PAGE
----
We are holy. This is perhaps one of the most difficult theological concepts for Lutherans to come to grips with. The idea that we are holy. It is a rare Lutheran who wants to admit that they are holy or that anything they do is holy. The word holy commonly implies that we are good, and no self respecting Lutheran could ever admit they were good. Not publicly, anyways. Declaring that we are good would be arrogant and prideful even though we generally allow ourselves to think we have the best theology and the finest liturgy.
We generally believe that we can’t BE holy and moreover, we certainly can’t DO anything that would seem to be holy. That would be works righteousness stuff and 500 years ago we had an entire reformation over getting that idea straightened out. There’ll be no earning ourselves anything heaven-like will there be? We’re saved by grace through our faith! Period! End of story! Let’s all go home.
Well… It’s not quite that simple in actual real life, is it? Scripture tells us we are to be holy and our callings are to be holy, no matter how much pushback we give to the idea that we are holy or called to be holy. So what now?
I think it helps if we take a look at what holy really means? What’s the first thing you think of when you hear the word holy? I suspect most of us tend to think of holy first and foremost as sinlessness. Being holy means not doing bad things but instead doing good things. Being holy means being that perfect kind of person that never does bad things. It is certainly true that holiness implies a certain goodness but that’s not the entire story.
Being holy also means being set apart. Being holy means being called by God to something. Called to be a pastor. Called to be a farmer/rancher. Called to be an engineer. Called to run a quilting business. Called to take care of the home. Called to…. Called to… What we are set apart to do, what we are called to do, is holy.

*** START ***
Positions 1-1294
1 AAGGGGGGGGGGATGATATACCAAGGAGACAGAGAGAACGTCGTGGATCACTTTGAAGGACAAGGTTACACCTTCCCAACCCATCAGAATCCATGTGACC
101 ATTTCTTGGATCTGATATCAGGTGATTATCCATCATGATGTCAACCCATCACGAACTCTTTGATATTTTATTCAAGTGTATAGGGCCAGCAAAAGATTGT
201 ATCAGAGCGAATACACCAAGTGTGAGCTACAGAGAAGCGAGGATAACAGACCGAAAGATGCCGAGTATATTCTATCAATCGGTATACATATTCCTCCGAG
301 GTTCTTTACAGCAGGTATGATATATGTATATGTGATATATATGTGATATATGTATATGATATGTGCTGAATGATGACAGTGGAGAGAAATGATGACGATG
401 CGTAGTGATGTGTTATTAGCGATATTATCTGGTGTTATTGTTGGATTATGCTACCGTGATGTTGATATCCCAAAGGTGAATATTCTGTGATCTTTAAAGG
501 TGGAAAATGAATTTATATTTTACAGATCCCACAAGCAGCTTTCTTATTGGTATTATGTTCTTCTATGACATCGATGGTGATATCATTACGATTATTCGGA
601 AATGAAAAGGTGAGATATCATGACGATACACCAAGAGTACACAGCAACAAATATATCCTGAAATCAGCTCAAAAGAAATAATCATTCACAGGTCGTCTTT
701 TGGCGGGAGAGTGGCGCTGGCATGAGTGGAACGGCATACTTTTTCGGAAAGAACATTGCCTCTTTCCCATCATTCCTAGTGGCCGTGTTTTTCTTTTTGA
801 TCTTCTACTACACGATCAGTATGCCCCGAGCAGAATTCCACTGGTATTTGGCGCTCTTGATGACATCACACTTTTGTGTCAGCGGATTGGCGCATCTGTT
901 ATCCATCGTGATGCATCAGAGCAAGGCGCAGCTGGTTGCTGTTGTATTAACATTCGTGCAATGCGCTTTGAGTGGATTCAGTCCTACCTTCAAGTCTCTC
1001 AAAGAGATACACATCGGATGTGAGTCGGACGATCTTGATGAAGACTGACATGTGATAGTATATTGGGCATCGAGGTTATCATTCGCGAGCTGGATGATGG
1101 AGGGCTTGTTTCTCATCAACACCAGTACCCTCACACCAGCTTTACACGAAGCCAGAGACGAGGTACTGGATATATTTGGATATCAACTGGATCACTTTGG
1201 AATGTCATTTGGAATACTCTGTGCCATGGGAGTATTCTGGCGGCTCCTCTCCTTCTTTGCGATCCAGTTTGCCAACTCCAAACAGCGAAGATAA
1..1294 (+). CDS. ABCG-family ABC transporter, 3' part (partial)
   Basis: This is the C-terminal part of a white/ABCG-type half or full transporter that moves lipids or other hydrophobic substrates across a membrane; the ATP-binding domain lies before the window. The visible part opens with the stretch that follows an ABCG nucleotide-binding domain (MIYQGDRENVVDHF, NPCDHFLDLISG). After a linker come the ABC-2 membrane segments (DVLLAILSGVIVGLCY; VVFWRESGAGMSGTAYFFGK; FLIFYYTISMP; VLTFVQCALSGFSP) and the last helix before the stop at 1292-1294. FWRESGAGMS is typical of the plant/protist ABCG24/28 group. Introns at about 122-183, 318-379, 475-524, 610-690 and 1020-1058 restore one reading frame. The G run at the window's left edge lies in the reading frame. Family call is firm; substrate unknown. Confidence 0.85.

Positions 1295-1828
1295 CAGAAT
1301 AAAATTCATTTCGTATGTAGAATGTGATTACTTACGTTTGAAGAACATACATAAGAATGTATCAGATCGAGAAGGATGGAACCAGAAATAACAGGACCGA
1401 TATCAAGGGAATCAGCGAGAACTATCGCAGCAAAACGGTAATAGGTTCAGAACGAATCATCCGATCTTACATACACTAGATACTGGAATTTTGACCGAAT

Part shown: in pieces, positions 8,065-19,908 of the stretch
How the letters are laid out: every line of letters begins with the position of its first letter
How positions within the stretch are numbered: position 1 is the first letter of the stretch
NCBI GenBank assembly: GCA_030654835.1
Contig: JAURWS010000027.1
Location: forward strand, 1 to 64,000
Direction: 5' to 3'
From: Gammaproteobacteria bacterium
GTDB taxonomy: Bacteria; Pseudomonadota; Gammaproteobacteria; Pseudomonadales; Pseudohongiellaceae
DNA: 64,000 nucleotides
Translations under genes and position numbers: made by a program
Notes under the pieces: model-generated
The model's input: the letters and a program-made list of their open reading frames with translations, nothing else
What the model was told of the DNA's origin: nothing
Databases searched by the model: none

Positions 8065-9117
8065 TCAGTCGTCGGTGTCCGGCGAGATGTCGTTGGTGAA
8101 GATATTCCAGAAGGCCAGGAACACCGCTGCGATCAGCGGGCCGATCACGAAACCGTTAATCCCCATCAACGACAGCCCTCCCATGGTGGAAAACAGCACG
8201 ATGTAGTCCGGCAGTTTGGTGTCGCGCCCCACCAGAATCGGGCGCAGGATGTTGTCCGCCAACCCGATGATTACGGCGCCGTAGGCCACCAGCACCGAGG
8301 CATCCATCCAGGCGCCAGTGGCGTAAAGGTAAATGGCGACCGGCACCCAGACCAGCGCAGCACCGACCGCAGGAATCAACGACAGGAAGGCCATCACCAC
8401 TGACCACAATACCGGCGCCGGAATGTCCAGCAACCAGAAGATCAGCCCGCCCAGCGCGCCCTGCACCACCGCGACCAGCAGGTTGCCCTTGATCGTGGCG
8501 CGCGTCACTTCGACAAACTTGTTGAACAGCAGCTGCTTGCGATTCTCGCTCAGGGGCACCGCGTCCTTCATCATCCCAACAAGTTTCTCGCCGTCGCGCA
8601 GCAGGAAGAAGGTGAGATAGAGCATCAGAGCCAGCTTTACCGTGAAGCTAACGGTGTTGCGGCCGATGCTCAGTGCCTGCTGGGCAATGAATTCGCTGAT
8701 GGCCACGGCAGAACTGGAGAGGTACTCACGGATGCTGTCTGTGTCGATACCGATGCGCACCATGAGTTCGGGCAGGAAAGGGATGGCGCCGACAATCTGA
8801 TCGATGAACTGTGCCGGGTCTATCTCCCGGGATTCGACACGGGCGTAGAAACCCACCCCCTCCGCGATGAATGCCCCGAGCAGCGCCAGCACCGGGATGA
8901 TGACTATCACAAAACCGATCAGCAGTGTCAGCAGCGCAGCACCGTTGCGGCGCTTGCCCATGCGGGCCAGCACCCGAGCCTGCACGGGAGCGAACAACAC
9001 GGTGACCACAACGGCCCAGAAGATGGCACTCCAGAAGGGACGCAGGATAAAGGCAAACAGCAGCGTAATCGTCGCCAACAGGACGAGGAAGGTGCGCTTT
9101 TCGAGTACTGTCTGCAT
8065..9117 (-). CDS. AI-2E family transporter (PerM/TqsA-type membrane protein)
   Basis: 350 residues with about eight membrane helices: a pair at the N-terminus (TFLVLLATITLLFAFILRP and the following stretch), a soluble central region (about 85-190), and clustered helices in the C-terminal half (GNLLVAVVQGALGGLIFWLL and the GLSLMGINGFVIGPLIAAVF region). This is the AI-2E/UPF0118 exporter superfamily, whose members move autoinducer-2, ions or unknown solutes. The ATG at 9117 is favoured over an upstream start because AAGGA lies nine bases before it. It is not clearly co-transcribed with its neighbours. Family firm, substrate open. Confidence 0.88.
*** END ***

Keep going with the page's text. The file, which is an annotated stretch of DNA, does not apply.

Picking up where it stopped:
How do we navigate the two in any kind of way that makes sense? How do we do good and holy things as good and holy people? That is the question of the ages. Our difficulty with holiness creates two kinds of very interrelated problems.
We get wrapped up in the whole perfection, without sin kind of holy business and recognizing we’re not perfect or without sin we disqualify ourselves from things that God is calling us to. Because you know, we’re not holy enough to do that. We tell ourselves we can’t lead prayers, we tell ourselves we can’t lead Bible studies, we tell ourselves we can’t come near the altar much less help with communion. Because we’re not holy enough! Have you ever heard that? Have you ever said that? You’re not alone.
And when God calls us to ministry things like being a pastor? Oh, not a chance. Or so I told myself for about 10 years because people like me aren’t pastors. I’m a second career pastor who very much enjoyed his first career in computer network engineering and didn’t particularly want to be a pastor. But, God called and here I am even though I said no to God for a decade. I said no to God because I firmly believed that I’m not good enough, I’m not holy enough to be a pastor because pastor types are good and holy types of people. Without going into much detail, let me just say I was very wrong in my thinking. Pastors are regular people just like everyone else.
I’ve been talking about church kind of stuff but our holy callings are limited to church things. Not everyone is called to lead prayers, Bible studies, to serve communion, or be a pastor but we’re all called to something. Think of how many ministry opportunities have gone unanswered because we refused to believe that we are holy by God’s definition of holy. We refused to believe that we have been sanctified in and through Christ because of Christ’s death on the cross.
AND, we refused to believe in and trust God calling us to a ministry.
And when I say ministry, I’m not limiting the idea of ministry to the churchy stuff that we do. That’s certainly ministry but no more than all the other things we do in our day. We generally refer to pastors being called to being pastors but that’s no more of a calling than anyone else. We’re all called to something. What have some of you been called to? Any medical folks? Anyone work in an office? Any lawyers? Anyone in agriculture? Luther was pretty specific that we’re all called to something, we’re all called to a vocation. Each one of us is called to something and that calling is indeed holy. We just forget that sometimes.
It all comes down to one thing and that is the Christ. We are made holy not by anything we can say or do but only by Christ’s sacrifice on the cross and because of that sacrifice on our behalf we are called to holy things. We are a forgiven people thanks to what God has done for us in Christ Jesus. Now the Holy Spirit is taking us into the world in our response to the gift of God’s grace.